Let’s play a little “good news, bad news.”
Good news? The New York Giants are in first place in their division.
Bad news? That division is the woeful NFC East and the Giants have a 4-7 record.
Bad news? In all likelihood Colt McCoy is going to be taking the snaps.
With Daniel Jones suffering a hamstring injury, the Giants are proceeding as if McCoy is going to be the starting quarterback on Sunday against Seattle. Wednesday, Judge addressed the media and stated that McCoy would see the “majority” of first-team snaps in practice:
Joe Judge: Colt McCoy will get the "majority" of first-team reps today at practice.— Big Blue View (@bigblueview) December 2, 2020
Given that Wednesday is a big day of practice, as that is the time most of the game plan for the upcoming week is installed, this portends a McCoy start.
So, what might that game plan entail?
As mentioned above, the Seattle defense has not been the most dominant unit in the NFL this season. For example, back in Week 2 Cam Newton and the New England Patriots’ passing attack looked impressive, even in a loss. Newton threw for 397 yards in a losing effort. Back in Week 1 Matt Ryan threw for 434 yards on them. Similar numbers were put up by Dak Prescott in Week 3, Kyler Murray in Week 7, and Josh Allen in Week 9. Seattle lost those games against the Cardinals and the Bills.
From that New England game in Week 2, you can see some of the concepts that worked against Seattle:
Working through some Patriots passing game from Sunday night and I'll clip some stuff here. First up is this 3rd and 7 conversion from the first quarter:— Mark Schofield (@MarkSchofield) September 22, 2020
*Adjusting to the adjustments
*Anticipation plus placement equals YAC pic.twitter.com/wtQkBG6i8I
On this example, the Patriots and Newton see that the Seahawks are doubling Julian Edelman, so the QB gets to his second option on the play.
New England also had success in the play-action passing game, as they do here by putting defenders into conflict:
Good offensive football sometimes comes down to putting defenders into conflict pic.twitter.com/DCRmYcQdTx— Mark Schofield (@MarkSchofield) September 22, 2020
Then, as many teams have done, they took shots downfield:
Love this connection from Newton and Edelman:— Mark Schofield (@MarkSchofield) September 22, 2020
*Helping your quarterback pre-snap
*Moving defenders with your eyes pic.twitter.com/VIG3e7QX6L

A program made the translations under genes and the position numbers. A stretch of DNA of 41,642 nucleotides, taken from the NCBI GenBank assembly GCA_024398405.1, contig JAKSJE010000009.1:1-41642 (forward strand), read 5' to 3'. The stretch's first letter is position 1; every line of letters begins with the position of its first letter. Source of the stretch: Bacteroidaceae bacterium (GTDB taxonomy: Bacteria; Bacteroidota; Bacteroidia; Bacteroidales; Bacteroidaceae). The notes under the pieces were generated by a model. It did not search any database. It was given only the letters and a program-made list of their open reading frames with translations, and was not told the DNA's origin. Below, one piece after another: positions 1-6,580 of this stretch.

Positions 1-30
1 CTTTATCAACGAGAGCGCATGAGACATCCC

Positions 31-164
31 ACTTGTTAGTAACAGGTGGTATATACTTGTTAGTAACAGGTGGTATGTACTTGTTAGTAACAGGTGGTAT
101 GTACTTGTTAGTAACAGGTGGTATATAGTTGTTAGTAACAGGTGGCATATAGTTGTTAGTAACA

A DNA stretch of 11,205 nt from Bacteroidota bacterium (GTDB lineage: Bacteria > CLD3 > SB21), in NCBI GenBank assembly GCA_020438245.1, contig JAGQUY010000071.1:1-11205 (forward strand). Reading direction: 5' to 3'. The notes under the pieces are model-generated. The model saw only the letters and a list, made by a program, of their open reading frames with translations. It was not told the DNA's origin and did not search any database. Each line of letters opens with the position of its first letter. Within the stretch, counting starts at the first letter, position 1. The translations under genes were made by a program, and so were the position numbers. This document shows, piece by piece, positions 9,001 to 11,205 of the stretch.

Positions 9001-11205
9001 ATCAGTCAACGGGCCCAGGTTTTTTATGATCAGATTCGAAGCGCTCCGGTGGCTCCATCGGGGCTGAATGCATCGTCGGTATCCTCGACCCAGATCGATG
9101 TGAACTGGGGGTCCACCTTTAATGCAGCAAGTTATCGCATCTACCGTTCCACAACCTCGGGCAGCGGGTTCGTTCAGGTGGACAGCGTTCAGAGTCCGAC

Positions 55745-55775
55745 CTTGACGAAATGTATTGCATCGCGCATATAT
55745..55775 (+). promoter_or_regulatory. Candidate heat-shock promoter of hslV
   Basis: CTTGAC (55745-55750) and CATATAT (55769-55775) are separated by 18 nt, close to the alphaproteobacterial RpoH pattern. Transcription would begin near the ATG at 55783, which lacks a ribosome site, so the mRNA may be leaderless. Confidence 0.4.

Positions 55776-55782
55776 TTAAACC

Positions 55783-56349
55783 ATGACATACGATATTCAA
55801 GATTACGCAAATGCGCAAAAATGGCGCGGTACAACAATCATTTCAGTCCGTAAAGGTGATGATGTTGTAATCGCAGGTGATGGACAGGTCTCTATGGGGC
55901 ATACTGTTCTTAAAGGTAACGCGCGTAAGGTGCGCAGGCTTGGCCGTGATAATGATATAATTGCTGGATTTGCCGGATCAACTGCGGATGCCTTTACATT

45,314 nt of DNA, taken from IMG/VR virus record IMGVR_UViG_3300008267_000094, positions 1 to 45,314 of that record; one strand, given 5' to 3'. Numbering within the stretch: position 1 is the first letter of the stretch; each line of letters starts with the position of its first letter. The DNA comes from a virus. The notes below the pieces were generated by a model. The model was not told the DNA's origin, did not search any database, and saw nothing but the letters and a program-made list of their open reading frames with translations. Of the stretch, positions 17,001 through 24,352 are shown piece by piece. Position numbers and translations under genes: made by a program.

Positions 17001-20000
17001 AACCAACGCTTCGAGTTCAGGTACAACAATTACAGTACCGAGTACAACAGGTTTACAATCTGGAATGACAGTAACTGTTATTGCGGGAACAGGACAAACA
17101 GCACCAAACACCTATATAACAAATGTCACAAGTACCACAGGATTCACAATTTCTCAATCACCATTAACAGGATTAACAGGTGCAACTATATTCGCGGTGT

Now, as luck would have it, these are all areas where McCoy can be effective. If you think back to when the Giants signed him, and we walked through what to expect from him, his ability in the vertical passing game was a plus. At the time, it seemed like that meshed well with what we expected from a Jason Garrett Giants’ offense back in April. Throws like this one:
Or this shot play, where McCoy trusts DeSean Jackson to make a catch in the vertical passing game:
Now, there are two reasons why I might caution you away from expecting 50 vertical shot throws on Sunday when these two teams square off. First, it’s 2020 and we can’t have nice things. But on a more serious note: The Seahawks have gotten better at rushing the passer in recent weeks.
Looking back to Sunday the Giants and Garrett seemed to use their backup as a facilitator when he came on the field. Remember, McCoy entered the game in the second half due to injury, so Garrett was probably limited in what he could call. The gameplan entering last week against Cincinnati was crafted with Daniel Jones in mind. But with McCoy, it is probably no accident that his first passing attempt was a running back screen, and his second was a designed quick read on a crossing route (that was nearly intercepted). Given that Jones had gotten hurt and McCoy entered the game mid-drive, there was not enough time to really get heads together on the sideline and go over what plays should be called.
When they did, before McCoy’s second drive, you saw a more vertical approach. On a third-and-8, they designed a vertical concept to the left side for McCoy, who hit Golden Tate to move the chains:
Then there was this design a little later:
This is a mesh concept play with both quick and vertical elements. McCoy has the vertical route at the bottom of the screen, but he sees the pressure package coming before the snap and knows the Bengals are in man coverage, so he looks to the wheel route from the running back right away. If the throw is on target, this is a walk-in touchdown.
So, there will be vertical elements.
Protecting McCoy long enough will the task. Why? Because the Seahawks have gotten better at rushing the passer in recent weeks. Yes, there is the acquisition of Carlos Dunlap, who sacked Kyler Murray at the end of the Thursday Night game two weeks ago. But they also have a healthy Jamal Adams back to rush the passer, and the safety is also a reason why Seattle has put pressure on QBs recently, including Carson Wentz a few nights ago.
Seattle loves to use Adams as a box safety, and that enables them to implement him as part of their pressure schemes. He had eight pass rushing snaps against the Eagles, and he caused some damage. There is this example, where Adams blitzes off the edge and blows up a passing play:
Or this play, where Adams again rushes off the edge and this time gets to Wentz for the sack:
So, to sum up. Yes there are plays to be made in the vertical passing game. Yes, I would expect that McCoy will have chances to do so. And yes, Adams has the potential to blow them up.
As I said, “good news, bad news.”